Quote Originally Posted by Metis View Post

I finished reading the book. So, the blue spot has healing powers--if you lick it. But probably only temporary, like Nutmeg's. It's too bad that no one came up with a permanent solution to heal inner globs. I feel like, whether or not Toru or Kumiko had an inner 'glob', the clients who had them should have taken more proactive measures to find their own solutions, instead of repeatedly paying a healer for sessions without long-term effects. Toru healed his own blue spot by confronting the other world, and Creta--if it worked as she'd planned--repaired hers by having sex with her last prostitution client, Toru. (This author sure finds a lot of odd uses for sex!) But the wealthy women keep paying for temporary healing from others. They need to discover their own versions of the well, or the last prostitution client.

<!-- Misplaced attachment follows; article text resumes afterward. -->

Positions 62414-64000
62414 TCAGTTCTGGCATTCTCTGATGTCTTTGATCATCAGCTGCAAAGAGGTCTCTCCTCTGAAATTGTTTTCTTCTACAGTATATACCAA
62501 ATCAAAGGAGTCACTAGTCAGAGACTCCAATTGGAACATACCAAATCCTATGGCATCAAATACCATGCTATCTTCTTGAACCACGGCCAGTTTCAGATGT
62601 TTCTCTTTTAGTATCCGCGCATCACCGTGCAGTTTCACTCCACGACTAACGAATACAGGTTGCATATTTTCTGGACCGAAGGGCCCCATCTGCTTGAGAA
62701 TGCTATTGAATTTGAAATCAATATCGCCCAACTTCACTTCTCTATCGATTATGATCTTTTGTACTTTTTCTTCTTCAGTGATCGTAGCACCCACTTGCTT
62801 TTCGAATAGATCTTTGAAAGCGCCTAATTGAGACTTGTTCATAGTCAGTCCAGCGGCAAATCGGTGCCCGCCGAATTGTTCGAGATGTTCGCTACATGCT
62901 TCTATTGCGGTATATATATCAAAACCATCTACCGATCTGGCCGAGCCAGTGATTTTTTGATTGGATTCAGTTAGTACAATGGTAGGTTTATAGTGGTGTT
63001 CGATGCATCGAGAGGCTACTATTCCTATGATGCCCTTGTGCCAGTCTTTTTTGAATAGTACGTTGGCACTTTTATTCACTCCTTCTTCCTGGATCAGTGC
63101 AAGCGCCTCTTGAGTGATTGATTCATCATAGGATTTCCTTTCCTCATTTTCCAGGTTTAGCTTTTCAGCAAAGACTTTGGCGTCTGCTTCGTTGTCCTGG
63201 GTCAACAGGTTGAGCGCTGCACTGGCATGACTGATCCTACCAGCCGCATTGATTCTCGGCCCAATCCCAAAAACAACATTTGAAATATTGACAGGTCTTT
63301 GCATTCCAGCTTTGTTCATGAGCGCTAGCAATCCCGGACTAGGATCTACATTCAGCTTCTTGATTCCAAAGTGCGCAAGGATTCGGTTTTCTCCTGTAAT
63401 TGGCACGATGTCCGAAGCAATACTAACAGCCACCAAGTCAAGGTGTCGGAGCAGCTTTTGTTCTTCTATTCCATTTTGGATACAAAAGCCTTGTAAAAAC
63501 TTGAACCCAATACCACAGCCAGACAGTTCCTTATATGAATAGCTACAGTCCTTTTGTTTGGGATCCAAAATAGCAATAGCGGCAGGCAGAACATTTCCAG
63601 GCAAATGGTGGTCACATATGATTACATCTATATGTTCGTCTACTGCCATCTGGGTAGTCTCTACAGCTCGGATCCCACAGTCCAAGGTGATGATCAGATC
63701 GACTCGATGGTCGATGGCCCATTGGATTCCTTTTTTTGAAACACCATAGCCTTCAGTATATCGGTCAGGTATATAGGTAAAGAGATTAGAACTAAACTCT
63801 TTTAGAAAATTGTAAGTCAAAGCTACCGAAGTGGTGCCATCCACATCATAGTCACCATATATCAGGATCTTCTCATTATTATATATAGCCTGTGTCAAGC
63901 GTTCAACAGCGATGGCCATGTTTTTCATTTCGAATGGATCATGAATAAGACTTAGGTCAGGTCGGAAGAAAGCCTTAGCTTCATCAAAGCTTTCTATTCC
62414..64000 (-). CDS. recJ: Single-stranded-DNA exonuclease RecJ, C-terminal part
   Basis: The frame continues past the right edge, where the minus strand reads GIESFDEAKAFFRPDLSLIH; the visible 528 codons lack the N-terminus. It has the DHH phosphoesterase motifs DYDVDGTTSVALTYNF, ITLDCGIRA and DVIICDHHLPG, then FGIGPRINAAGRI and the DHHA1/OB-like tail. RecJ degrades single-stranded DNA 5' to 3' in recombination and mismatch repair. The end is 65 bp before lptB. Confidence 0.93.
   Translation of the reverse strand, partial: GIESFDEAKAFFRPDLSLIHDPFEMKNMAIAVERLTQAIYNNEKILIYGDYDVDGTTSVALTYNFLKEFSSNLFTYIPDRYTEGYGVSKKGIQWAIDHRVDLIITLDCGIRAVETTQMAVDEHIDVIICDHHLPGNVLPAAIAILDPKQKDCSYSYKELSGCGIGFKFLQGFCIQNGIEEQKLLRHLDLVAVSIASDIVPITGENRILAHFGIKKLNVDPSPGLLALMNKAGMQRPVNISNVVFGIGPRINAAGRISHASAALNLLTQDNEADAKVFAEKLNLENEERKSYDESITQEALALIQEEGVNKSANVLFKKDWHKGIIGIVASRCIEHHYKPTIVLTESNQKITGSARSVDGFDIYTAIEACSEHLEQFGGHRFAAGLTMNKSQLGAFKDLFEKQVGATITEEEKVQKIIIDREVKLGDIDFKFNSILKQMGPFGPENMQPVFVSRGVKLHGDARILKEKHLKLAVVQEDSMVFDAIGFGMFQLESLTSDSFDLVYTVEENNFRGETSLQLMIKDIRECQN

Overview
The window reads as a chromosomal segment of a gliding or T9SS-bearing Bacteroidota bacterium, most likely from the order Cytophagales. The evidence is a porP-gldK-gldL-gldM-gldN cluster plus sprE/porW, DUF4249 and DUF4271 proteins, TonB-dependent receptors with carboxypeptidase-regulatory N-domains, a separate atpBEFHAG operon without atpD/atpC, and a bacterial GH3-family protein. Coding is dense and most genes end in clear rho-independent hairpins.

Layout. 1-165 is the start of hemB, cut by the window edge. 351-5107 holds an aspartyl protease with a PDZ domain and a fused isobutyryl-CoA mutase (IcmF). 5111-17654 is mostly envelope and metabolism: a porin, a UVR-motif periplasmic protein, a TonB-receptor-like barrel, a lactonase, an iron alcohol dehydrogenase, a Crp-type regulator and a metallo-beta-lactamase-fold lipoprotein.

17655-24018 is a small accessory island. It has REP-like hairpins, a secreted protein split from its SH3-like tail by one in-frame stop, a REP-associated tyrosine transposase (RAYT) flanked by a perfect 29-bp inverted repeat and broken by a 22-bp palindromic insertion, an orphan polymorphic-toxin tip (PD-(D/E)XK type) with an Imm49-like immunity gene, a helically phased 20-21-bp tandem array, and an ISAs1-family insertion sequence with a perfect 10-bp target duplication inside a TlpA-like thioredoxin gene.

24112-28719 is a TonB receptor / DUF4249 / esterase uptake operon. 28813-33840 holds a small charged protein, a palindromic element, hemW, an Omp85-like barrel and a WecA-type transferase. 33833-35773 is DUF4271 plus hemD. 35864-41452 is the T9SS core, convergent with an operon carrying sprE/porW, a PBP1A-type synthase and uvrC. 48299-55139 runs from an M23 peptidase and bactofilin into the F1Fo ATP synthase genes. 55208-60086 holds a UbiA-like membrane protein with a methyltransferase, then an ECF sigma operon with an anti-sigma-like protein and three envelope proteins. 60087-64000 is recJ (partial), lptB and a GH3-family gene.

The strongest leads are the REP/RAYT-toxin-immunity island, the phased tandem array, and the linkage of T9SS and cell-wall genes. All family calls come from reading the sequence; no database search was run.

Yes comparing with Toru clients seem to choose very passive way of dealing with their "problems"- or rather making them go away for the while.

It's funny because Toru seems like very passive character. A lot of things seem to simply happen to him. He talk with woman because she calls him, she talks with Malta because Kumiko tells him to, with Kreta because she comes, Nutmeg also found him. He is an observer type and during reading I have a thought that a lot of things happen to him simply because he doesn't say "Leave me alone". On the other hand he can fight for what he believes as for his relationship. The book advises to stop and observe. So perhaps that's a way of being active noticing, understanding and taking opportunities as they come.

My other thought- I was thinking about what was said in the second part of Mamiya story. He wrote that it was easier in past when the evil was more evident. Later it became more masked, more manipulative. (or something similar) I thought that Noboru represented this modern evil - which is making good impression, but is creating the destruction in complex ways.